If you ever wondered what inspired the little yellow guy known as Pac-Man to run across the screen eating everything in his way, it was a ploy to get women into video arcades. The creator of the game said in a recent interview that he thought because “women like to eat” they would want to play a video game based entirely around eating things.
While some might balk at the notion that centering a video game around eating comes across as sexist and stereotypical, this idea was born from a time when only a handful of women were even working in video games industry, let alone playing games. Add to that the fact Pac-Man was created by a Japanese game studio, in a country that is heavily dominated by men in the business and technology industry even by today’s standards.
For his time, creator Toru Iwatani was revolutionary. He wanted to bring more lady gamers to the arcade. He saw just as much value in them as their male counterparts, but thought that women might not be as attracted to shooting up baddies like men were. So his idea of a little pizza-shaped guy running around eating pellets and fruit and “little monsters rather than a savage video game where you kill your enemies” would be what sold video games to women en mass.
And it worked. By 1982 there was a noticeable uptick in women at the arcade. So much that Electronic Game Magazine released an article on it. They did a study on gamer demographics n 1982, and how much Pac-Man influenced the rise of the female gamer. Namco’s Pac-Man, and Midway’s release of it in North America, was the first big commercial hit that brought in the lady gamers. Midway’s spokesman at the time, Stanley Jarocki even credited women for making Pac-Man a success.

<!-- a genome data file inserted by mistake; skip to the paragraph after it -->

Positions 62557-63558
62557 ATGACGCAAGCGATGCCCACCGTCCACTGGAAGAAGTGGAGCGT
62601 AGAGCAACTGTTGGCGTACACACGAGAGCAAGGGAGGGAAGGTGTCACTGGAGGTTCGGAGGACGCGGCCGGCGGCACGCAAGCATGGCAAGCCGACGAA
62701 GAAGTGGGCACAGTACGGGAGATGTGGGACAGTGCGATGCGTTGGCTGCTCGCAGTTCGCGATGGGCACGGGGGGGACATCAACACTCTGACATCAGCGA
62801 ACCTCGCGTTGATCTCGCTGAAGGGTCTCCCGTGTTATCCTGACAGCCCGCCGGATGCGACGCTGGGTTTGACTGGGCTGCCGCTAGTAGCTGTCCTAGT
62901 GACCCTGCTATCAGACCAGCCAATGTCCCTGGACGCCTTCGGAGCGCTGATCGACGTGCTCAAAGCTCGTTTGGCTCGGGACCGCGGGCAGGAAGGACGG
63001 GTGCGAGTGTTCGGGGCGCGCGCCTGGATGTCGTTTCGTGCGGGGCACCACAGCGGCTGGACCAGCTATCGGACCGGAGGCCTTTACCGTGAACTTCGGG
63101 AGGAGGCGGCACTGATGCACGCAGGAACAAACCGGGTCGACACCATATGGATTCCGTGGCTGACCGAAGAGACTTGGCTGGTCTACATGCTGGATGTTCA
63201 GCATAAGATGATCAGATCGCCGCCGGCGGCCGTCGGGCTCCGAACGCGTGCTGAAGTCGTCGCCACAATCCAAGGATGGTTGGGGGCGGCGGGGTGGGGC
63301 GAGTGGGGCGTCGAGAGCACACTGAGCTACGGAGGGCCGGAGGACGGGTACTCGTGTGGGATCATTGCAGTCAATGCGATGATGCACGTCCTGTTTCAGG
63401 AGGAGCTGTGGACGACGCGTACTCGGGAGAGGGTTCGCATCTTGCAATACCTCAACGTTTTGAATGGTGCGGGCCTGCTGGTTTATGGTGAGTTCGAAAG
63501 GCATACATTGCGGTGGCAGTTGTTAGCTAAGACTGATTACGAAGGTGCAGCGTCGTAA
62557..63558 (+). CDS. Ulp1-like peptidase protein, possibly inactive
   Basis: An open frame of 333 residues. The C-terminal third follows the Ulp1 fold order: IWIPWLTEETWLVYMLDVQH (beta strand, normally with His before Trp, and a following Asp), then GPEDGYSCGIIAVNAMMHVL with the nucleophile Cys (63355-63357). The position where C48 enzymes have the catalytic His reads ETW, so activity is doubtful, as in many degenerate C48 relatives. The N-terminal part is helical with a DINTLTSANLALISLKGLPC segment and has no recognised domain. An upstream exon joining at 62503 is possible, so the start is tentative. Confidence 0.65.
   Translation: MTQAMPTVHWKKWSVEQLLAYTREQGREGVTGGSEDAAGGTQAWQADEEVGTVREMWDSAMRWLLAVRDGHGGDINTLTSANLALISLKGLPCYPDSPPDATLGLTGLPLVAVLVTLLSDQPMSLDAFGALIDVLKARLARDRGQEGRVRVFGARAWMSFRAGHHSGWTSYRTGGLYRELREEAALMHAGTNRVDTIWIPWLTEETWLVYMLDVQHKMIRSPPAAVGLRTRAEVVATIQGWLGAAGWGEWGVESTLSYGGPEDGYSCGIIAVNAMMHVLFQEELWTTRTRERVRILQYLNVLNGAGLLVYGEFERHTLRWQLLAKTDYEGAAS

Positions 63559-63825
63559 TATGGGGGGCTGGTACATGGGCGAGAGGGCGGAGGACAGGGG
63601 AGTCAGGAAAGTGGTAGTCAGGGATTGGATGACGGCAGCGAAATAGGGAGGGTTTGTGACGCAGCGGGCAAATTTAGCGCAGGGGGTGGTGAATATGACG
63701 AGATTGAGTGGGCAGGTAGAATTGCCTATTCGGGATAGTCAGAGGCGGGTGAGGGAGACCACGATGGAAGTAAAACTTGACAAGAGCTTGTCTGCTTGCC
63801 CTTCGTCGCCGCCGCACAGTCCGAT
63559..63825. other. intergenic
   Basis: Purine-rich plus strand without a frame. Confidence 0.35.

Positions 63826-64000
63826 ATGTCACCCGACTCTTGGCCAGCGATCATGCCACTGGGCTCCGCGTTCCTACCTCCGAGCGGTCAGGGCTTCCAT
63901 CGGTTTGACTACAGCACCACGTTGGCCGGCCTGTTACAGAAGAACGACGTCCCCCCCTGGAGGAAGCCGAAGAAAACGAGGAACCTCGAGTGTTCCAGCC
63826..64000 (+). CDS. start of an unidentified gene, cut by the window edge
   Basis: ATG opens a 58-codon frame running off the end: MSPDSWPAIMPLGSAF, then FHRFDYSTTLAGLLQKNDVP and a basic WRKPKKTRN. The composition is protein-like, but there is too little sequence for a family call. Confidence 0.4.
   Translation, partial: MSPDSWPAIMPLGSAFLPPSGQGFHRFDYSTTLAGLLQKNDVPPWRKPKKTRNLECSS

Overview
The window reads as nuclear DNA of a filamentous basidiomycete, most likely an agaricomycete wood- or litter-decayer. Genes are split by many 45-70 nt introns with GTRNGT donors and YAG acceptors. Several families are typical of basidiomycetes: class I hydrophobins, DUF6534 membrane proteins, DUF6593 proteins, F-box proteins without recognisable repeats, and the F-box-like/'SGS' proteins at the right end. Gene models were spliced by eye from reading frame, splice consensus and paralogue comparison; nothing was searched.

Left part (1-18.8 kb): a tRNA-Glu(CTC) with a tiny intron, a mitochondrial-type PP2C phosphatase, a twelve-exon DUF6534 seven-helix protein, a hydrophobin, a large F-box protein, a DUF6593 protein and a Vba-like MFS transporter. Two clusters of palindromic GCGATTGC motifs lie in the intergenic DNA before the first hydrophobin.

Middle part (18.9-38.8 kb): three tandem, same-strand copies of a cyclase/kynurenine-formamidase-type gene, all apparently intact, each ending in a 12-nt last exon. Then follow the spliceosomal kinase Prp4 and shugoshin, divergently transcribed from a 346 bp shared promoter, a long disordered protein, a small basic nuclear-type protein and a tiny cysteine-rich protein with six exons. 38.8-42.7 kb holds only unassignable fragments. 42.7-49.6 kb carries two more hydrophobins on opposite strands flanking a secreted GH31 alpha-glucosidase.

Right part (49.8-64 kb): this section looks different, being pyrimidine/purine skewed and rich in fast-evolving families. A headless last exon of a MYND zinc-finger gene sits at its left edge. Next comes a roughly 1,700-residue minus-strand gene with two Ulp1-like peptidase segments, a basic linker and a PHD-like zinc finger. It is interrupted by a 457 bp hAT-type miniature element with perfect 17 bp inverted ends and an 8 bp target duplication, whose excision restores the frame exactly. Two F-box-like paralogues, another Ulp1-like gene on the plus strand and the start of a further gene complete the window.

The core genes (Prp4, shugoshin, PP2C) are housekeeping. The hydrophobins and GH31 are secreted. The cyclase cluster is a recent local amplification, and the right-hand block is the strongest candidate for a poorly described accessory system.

Outside of Pac-Man though, the top games women liked to play at the arcade? Bezerk and Space Invaders. The very games that Iwatani feared were keeping women out of the arcade. It may have taken Pac-Man to get the ladies inside the doors, but it just goes to show that video games are universal for everyone.
If you like weird statistics, the article breaks down the median age of the female gamer in 1982 (26), and how 8% are over the age of 40. Men and women would spend the same amount of time at the arcade (2 to 5 hours per week), with students spending far more time in front of the machines. EGM also talks about two competitive gamers from 1982: Jody Abramson and her circuit on Mattel’s Baseball and Ok-Soo Han’s win at Chicago’s Artari’s Centipede tournament.
As for what Iwatani has been up to since he left Midway, he has found a job as an educator at Tokyo Polytechnic University, where he teaches video game development and is working on new ways to use video games to enrich and educate society.
[Photo via Flickr – Rob DiCaterino]